Moving on, I wanted to see how effective Foundation’s tweets and blog posts are in order to measure the returns on investment Zurb has placed on their social media campaign. As of November 10, Zurb has a Klout score of 63. While not that high of a Klout score, you also have to consider the fact that Zurb’s pool of followers is primarily consists of programmers. I’d like to think that 63 is a fairly decent score for a tech company like Klout and it does reflect a certain amount of influence it has in their social media campaign. It really isn’t all that surprising considering the fact that each Facebook post or tweet that Foundation makes gets a fairly large amount of retweets and favorites (between 5 to 50 retweets/favorites) and likes (between 5 to 100 likes). All this goes on to prove is that their followers actually get what they’re trying to say. Most importantly, these posts on Facebook and Twitter garner quite a large amount of interaction, as followers will often follow up with tweets and posts containing questions or comments. I find it particularly interesting how followers of Foundation by Zurb prefer commenting through Tweets and Facebook posts rather than actually commenting on the blog posts that Foundation puts out. I guess this is for the better since social media would allow these users to access other followers of Foundation by Zurb to answer any questions they might run into.

With the primary goal of promoting their framework and keeping their users up to date with their latest progress, I’d like to think that Foundation by Zurb has been pretty successful with their social media campaign. Even though I couldn’t exactly find figures on Zurb’s market share in the web programming framework industry, I do work pretty closely in the industry to know that Foundation is preferable to many programmers. In that sense I believe Foundation by Zurb has been successful in achieving their primary goal.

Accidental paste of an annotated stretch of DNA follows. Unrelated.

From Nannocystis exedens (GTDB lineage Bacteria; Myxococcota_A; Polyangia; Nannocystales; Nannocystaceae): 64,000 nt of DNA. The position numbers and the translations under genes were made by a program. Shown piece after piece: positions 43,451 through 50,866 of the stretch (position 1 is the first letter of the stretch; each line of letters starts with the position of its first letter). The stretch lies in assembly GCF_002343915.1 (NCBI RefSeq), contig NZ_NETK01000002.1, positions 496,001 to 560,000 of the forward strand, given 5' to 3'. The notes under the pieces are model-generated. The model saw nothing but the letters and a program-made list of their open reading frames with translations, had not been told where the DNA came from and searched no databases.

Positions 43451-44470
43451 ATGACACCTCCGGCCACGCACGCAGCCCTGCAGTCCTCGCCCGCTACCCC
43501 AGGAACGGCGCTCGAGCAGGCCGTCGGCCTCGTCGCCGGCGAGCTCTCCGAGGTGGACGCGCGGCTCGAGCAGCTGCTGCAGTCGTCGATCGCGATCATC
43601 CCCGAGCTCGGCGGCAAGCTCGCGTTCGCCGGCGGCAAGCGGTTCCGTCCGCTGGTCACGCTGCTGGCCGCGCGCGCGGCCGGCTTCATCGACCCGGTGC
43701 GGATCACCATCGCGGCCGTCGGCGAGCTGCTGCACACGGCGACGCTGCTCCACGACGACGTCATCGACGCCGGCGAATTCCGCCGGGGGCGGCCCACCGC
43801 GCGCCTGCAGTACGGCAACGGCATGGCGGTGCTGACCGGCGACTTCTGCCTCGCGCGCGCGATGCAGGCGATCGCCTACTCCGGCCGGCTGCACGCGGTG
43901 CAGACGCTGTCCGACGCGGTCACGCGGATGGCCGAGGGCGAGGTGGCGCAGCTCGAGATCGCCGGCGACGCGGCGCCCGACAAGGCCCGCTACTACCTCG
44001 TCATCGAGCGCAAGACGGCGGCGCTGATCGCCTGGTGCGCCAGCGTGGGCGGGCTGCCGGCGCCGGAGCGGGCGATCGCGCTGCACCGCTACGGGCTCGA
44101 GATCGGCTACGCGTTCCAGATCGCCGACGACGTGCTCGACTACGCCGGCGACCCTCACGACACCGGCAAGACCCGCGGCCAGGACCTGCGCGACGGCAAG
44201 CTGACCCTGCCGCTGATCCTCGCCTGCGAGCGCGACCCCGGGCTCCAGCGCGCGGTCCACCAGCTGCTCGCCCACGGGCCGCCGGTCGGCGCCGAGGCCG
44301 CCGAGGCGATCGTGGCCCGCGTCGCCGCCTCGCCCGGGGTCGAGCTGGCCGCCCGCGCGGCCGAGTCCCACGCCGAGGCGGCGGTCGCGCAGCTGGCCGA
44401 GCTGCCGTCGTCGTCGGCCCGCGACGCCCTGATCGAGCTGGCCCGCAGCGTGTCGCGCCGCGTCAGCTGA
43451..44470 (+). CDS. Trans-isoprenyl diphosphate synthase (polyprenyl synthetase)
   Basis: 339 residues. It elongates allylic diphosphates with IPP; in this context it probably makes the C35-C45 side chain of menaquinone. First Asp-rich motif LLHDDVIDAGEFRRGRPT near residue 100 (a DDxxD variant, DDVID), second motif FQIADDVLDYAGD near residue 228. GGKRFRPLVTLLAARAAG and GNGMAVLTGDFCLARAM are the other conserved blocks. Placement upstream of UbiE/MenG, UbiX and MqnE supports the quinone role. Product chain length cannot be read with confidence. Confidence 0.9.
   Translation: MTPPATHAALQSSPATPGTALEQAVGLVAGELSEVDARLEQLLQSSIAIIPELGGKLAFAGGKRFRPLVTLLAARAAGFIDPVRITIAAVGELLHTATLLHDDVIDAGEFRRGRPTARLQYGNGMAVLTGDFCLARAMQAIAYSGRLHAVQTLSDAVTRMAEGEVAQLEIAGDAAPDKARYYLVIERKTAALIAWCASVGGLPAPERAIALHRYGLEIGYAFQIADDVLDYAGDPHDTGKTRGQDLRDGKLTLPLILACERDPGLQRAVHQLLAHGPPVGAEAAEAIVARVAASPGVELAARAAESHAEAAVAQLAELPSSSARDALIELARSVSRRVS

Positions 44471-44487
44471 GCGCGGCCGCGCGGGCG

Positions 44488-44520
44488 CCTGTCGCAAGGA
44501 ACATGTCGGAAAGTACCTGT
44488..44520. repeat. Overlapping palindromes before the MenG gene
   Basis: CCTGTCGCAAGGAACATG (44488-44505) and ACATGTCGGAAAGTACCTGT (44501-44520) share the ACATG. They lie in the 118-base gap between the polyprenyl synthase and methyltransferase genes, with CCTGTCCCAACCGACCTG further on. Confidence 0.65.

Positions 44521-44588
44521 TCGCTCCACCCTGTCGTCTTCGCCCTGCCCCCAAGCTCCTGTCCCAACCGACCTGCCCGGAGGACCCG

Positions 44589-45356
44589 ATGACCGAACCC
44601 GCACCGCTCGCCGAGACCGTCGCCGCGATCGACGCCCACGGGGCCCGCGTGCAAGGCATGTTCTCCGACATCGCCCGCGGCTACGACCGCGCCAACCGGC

In addition to promoting their product, Foundation by Zurb has built an excellent community through social media. This allows Zurb more flexibility in that they don’t need to invest a lot into providing supporting to their framework. If anybody happens to run into problems whilst using Foundation, that person has a very good chance of having his or her question answered through interacting on Zurb’s social media platforms. This strategy highlights Hollomon’s point on “Embracing Disruption as a Strategy”. There is just no way Zurb can effectively provide support to their millions of users. Embracing social media enables Zurb to provide users with solutions while also doing so at almost no financial cost at all. Most importantly, their community is essentially doing their promotion work for them as they generate interactions through social media. Its just a matter of time before these interactions show up on someone’s social media feed – pretty genius strategy when you come to think about it.

All in all, I think Foundation by Zurb’s social media campaign has proven to be very effective. Even though there aren’t exactly financial returns on investment, they have been able to improve their overall while also establishing their name as one of the leading web programming frameworks in the industry through the use of social media. Zurb's social media strategy certainly captivates many points that were highlighted by Hollomon. Their effective social media strategy definitely has played a large role in establishing Foundation as one of the better programming frameworks in the industry.